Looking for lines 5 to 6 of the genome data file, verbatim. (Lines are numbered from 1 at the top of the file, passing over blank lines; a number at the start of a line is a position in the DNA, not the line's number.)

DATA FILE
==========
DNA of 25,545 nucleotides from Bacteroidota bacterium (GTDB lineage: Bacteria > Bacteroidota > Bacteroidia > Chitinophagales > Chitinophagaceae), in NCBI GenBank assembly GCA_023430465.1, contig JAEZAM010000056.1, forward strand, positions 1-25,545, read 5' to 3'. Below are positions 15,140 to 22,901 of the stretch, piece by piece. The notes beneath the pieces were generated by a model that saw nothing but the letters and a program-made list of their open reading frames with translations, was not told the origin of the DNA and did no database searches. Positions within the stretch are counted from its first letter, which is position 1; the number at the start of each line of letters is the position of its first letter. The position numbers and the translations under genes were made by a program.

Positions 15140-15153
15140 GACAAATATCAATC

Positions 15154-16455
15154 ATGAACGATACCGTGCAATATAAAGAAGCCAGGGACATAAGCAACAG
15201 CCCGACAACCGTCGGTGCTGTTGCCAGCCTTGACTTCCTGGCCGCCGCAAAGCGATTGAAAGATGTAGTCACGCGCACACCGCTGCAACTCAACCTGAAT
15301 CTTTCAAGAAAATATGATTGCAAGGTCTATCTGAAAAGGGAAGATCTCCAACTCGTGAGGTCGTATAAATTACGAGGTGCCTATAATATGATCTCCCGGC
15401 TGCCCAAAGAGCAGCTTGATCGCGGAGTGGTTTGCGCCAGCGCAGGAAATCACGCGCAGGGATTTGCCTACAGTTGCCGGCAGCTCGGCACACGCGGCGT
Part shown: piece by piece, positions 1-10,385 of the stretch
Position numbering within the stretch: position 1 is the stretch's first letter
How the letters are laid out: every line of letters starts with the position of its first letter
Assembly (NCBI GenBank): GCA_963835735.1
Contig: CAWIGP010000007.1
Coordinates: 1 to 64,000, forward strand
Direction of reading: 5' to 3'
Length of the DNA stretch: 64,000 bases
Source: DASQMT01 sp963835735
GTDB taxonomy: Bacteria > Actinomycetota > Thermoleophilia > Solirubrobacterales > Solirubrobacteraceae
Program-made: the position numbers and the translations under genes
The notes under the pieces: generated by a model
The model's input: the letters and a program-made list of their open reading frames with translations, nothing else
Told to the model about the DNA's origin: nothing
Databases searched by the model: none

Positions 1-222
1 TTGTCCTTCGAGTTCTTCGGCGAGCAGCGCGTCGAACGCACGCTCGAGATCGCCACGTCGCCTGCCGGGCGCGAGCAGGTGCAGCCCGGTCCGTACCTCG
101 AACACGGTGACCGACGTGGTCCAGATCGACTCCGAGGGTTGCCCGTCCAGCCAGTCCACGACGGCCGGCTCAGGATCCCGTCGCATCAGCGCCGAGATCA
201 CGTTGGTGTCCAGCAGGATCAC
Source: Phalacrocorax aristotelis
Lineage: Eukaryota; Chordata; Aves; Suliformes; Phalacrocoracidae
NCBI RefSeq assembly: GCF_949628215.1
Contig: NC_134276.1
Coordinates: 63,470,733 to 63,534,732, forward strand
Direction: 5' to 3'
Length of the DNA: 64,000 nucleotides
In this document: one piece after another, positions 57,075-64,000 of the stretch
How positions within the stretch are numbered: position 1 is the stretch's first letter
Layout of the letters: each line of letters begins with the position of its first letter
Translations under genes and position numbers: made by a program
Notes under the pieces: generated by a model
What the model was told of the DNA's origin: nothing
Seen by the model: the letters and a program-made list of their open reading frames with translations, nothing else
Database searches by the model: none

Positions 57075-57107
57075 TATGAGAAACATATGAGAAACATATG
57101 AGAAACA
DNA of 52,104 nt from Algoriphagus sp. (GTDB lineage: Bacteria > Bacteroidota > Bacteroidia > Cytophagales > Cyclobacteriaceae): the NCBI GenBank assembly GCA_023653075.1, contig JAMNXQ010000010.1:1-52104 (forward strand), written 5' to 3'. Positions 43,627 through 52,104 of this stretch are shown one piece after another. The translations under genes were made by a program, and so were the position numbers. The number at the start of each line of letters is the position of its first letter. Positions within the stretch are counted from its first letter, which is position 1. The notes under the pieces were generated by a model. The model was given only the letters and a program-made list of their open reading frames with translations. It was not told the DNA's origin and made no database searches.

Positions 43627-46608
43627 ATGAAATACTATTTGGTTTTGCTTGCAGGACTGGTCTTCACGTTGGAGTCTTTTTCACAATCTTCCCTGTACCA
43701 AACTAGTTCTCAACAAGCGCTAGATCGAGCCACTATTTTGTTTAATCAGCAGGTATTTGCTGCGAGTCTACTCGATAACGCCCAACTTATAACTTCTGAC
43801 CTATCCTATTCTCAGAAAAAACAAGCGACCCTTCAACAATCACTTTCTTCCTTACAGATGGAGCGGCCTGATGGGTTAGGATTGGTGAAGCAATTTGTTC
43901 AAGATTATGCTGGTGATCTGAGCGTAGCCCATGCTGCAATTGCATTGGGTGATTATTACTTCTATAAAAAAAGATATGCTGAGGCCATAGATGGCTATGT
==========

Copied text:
15154 ATGAACGATACCGTGCAATATAAAGAAGCCAGGGACATAAGCAACAG
15201 CCCGACAACCGTCGGTGCTGTTGCCAGCCTTGACTTCCTGGCCGCCGCAAAGCGATTGAAAGATGTAGTCACGCGCACACCGCTGCAACTCAACCTGAAT